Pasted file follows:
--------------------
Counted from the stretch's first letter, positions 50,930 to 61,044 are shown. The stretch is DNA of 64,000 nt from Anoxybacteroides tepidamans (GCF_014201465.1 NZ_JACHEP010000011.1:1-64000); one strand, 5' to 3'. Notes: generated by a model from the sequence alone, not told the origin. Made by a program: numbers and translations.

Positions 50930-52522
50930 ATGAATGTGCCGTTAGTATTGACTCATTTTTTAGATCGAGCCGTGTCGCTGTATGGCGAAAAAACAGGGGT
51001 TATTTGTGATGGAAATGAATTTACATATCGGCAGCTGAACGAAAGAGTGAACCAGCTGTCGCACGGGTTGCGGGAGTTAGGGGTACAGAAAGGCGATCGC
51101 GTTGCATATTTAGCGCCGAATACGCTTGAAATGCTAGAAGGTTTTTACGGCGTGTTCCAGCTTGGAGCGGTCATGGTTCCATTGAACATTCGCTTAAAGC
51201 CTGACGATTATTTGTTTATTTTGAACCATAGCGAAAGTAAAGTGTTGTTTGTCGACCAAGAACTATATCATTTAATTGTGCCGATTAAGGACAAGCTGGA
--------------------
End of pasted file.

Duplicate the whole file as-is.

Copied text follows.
Counted from the stretch's first letter, positions 50,930 to 61,044 are shown. The stretch is DNA of 64,000 nt from Anoxybacteroides tepidamans (GCF_014201465.1 NZ_JACHEP010000011.1:1-64000); one strand, 5' to 3'. Notes: generated by a model from the sequence alone, not told the origin. Made by a program: numbers and translations.

Positions 50930-52522
50930 ATGAATGTGCCGTTAGTATTGACTCATTTTTTAGATCGAGCCGTGTCGCTGTATGGCGAAAAAACAGGGGT
51001 TATTTGTGATGGAAATGAATTTACATATCGGCAGCTGAACGAAAGAGTGAACCAGCTGTCGCACGGGTTGCGGGAGTTAGGGGTACAGAAAGGCGATCGC
51101 GTTGCATATTTAGCGCCGAATACGCTTGAAATGCTAGAAGGTTTTTACGGCGTGTTCCAGCTTGGAGCGGTCATGGTTCCATTGAACATTCGCTTAAAGC
51201 CTGACGATTATTTGTTTATTTTGAACCATAGCGAAAGTAAAGTGTTGTTTGTCGACCAAGAACTATATCATTTAATTGTGCCGATTAAGGACAAGCTGGA